Stone and Nicholas Mankin, 16, were just two minutes from Stone’s house when his Toyota 4Runner crashed while on Slab Road.

The boys were leaving Jodie Tierney’s house, where according to testimony she repeatedly allowed her son and his high school buddies to drink alcohol. Co- prosecutors Tim Barker and Sarah Buhite alleged she would regularly allow the teenagers to consume alcohol with out any consequences and even purchased alcohol three times.

After Stone and Nick were killed in the wreck, Tina Hill informed the jurors that Tierney came to her house.

“She showed up at our house, said she was a nervous wreck,” Tina Hill remembers. “We asked her what happened that day.”

Tierney remembers the teenagers were “happy and laughing,” and she didn’t know what they did after they left her house recalls Tina Hill.

During Tina Hill’s cross examination, Douglas Bare, defense attorney, asked if she had been told by anyone else that the boys were going to Nick’s home before heading to Stone’s house.

She confirmed that Tierney told her the boys had gone to Nick’s house. However, there is no other account or evidence that would propose the teens actually did go to Nick’s house. According to Tina Hill there had never been any mention of the teenagers drinking alcohol from Tierney ever.

In a statement from Stone’s mother Tierney had failed to mention that prior to the fatal car crash another boy’s father had been called due to the teenager becoming ill from the alcohol consumption.

Tina Hill and her husband always locked up their alcohol as a precaution when Stone’s friends were over to avoid any temptation.

“We removed the temptation,” she said.

If she had know that her son along with the other teenagers were drinking at the Tierney there would have been consequences.

She said, “He not only would have had his (car) keys pulled, he would not have been allowed to return there.”

Tammy Heffner, the mother of Cody Heffner, a member of the group of friends also testified on Wednesday.

The son of Tammy Heffner was according to her there “most weekends,” and that she also did not know the teenagers, including Cody were drinking there.

“He would’ve been in a lot of trouble” if Tammy Heffner said had known she added he would have been grounded “for quite a long time.”

“Cody knew how we felt about it,” according to her.

Tina Hill and Tammy Heffner both told jurors they never had given the teens alcohol in the past.

When Tina was testifying she states she used the iPhone “find my phone” function on her iPhone to keep track of Stone’s and where he was since he was expected home just after 7pm that evening.

Power went out when she was walking up the stairs from the basement after doing laundry.

“I got a sick feeling,” she said. Stone’s iPhone was found on Slab road and she told her husband they need to go because something was terribly wrong.

When the Hills arrived they saw smoke coming from the burning SUV, at first Mr. Hill thought of running to the stopped traffic in hopes of finding Stone.

“But I knew it was him,” she stated.

Tina Hill knew Stone was in the accident with Nick when she saw the rescue worker hold up two fingers to the other rescue workers.

Stephen D. Tierney, 46-year-old, on Monday pleaded guilty to providing minors with alcohol minor corruption.

According to the Judge, on Aug 21st the charges of involuntary manslaughter and child endangerment will be dropped at his sentencing.

Stephen Tierney’s plead guilty for allowing the teenagers to drink alcohol at his home and not for the deaths of Stone and Nick.

Wednesday afternoon the testimony will continue.

However, Jodie Tierney is out on bail, she is  only charged with two counts each of involuntary manslaughter and child endangerment, and one count each allowing alcohol and corruption of minors.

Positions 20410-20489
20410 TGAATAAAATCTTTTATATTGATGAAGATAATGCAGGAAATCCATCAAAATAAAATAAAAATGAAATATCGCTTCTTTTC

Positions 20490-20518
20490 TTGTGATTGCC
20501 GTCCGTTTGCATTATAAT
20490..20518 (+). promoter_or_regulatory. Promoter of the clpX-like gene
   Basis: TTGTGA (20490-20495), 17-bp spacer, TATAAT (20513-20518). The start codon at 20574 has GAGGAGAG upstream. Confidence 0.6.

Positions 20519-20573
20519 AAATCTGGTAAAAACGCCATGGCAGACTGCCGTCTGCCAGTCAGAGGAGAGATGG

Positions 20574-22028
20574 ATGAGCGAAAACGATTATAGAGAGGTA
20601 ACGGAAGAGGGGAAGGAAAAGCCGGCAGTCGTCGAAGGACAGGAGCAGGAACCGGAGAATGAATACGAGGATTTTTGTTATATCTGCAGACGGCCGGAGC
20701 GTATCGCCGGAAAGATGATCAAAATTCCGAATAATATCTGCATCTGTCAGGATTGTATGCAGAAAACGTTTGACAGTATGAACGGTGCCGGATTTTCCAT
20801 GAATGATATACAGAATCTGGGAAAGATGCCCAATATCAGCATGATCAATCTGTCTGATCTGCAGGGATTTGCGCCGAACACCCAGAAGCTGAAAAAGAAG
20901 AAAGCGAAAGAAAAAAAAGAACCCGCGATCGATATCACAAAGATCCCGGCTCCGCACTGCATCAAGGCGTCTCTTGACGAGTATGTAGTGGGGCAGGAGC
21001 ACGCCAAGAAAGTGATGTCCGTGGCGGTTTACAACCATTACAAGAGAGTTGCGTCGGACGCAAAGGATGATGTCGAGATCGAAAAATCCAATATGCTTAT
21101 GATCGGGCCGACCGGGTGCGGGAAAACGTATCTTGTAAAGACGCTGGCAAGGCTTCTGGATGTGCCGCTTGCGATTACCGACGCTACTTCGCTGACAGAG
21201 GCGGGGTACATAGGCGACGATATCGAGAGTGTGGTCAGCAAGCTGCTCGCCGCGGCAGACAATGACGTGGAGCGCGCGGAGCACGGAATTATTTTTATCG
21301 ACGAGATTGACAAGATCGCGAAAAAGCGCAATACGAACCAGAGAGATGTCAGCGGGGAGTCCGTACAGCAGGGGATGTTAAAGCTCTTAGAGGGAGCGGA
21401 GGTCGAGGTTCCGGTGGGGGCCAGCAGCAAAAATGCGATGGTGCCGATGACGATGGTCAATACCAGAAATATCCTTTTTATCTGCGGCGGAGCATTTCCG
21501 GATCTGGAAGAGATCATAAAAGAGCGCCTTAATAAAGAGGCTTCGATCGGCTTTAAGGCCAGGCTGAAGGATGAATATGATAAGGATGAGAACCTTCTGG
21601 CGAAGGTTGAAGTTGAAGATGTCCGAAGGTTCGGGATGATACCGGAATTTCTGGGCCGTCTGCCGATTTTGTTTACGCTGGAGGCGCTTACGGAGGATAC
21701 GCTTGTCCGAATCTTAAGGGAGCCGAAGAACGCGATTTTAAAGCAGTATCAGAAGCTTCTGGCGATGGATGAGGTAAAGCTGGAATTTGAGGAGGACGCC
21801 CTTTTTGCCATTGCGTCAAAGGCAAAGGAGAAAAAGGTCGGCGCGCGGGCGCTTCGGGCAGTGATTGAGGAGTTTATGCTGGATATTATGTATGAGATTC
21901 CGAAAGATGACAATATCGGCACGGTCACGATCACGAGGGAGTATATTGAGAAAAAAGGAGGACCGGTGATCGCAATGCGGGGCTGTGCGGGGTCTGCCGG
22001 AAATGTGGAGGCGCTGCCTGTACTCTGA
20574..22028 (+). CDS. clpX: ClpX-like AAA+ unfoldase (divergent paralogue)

True Religion Is Living on a Prayer

Monday, July 10th, 2017

According to court documents submitted by True Religion on Wednesday the maker of designer jeans has filed for bankruptcy. They are planning to do a redo of itself to wrestle with the hundreds of millions in debt including declining sales.

In the court documents the company has liabilities in the amount of $534.7 million and only $243.3 million in assets.

However, there is a light at the end of the tunnel. In a press release from True Religion they said the company has already agreed to a deal with their creditors to reduce it’s debt by $350 million. As part of the agreement the creditors will receive huge stakes in ownership of the company.

The company plans to stay afloat during the Chapter 11 bankruptcy proceedings, True Religion says it expects the court to approve the plan to restructure within the next three to four months.

The jean designer plans to “close or consolidate underperforming store locations, and renegotiate lease terms” in order to help improve the outlook and increase savings.

John Ermantinger, CEO said, “invest in growing our digital footprint” as a plan to restructure the company.

There are many retail companies that have been overturned by the rise of e-commerce, True Religion is not the first or the only retailer struggling.

As digital power houses such as Amazon soar in this digital era many traditional retail department stores or brick and mortar stores struggle.

In this year alone Amazon has hit a record high with their stock. More than 300 other retailers have unfortunately filed for bankruptcy and the entire industry has already experienced many layoffs.

True Religion broke into the fashion industry well before online retail was more popular. It was founded in 2002 in Los Angeles and the designer jeans grew quickly into a pop culture favorite. True Religion as a brand was made popular by hip hop lyrics and appearances in fashion magazines.

Unfortunately, the court documents state that today True Religion’s popularity has collapsed and the sales have been declining every year.

Dalibor Snyder, True Religion’s CFO stated the company has tried to “aggressively cut costs,” they have issued layoffs and store closures but it was not enough to minimize losses.